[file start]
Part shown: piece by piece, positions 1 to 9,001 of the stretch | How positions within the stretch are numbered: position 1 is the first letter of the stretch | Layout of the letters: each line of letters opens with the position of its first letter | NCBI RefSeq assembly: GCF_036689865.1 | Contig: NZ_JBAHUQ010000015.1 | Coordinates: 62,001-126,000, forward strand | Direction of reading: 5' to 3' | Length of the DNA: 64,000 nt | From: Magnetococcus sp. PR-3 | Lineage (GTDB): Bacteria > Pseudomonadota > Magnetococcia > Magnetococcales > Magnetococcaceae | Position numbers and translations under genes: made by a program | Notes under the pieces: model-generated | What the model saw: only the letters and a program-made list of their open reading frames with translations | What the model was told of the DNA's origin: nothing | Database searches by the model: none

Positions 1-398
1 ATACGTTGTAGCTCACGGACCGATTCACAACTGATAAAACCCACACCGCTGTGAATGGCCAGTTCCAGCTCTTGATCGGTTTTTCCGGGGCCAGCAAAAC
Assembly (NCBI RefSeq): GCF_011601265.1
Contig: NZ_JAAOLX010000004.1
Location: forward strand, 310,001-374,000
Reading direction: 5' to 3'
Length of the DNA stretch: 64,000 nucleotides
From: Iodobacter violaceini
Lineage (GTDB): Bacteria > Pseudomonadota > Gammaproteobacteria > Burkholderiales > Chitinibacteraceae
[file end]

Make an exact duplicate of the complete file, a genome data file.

Part shown: piece by piece, positions 1 to 9,001 of the stretch | How positions within the stretch are numbered: position 1 is the first letter of the stretch | Layout of the letters: each line of letters opens with the position of its first letter | NCBI RefSeq assembly: GCF_036689865.1 | Contig: NZ_JBAHUQ010000015.1 | Coordinates: 62,001-126,000, forward strand | Direction of reading: 5' to 3' | Length of the DNA: 64,000 nt | From: Magnetococcus sp. PR-3 | Lineage (GTDB): Bacteria > Pseudomonadota > Magnetococcia > Magnetococcales > Magnetococcaceae | Position numbers and translations under genes: made by a program | Notes under the pieces: model-generated | What the model saw: only the letters and a program-made list of their open reading frames with translations | What the model was told of the DNA's origin: nothing | Database searches by the model: none

Positions 1-398
1 ATACGTTGTAGCTCACGGACCGATTCACAACTGATAAAACCCACACCGCTGTGAATGGCCAGTTCCAGCTCTTGATCGGTTTTTCCGGGGCCAGCAAAAC
Assembly (NCBI RefSeq): GCF_011601265.1
Contig: NZ_JAAOLX010000004.1
Location: forward strand, 310,001-374,000
Reading direction: 5' to 3'
Length of the DNA stretch: 64,000 nucleotides
From: Iodobacter violaceini
Lineage (GTDB): Bacteria > Pseudomonadota > Gammaproteobacteria > Burkholderiales > Chitinibacteraceae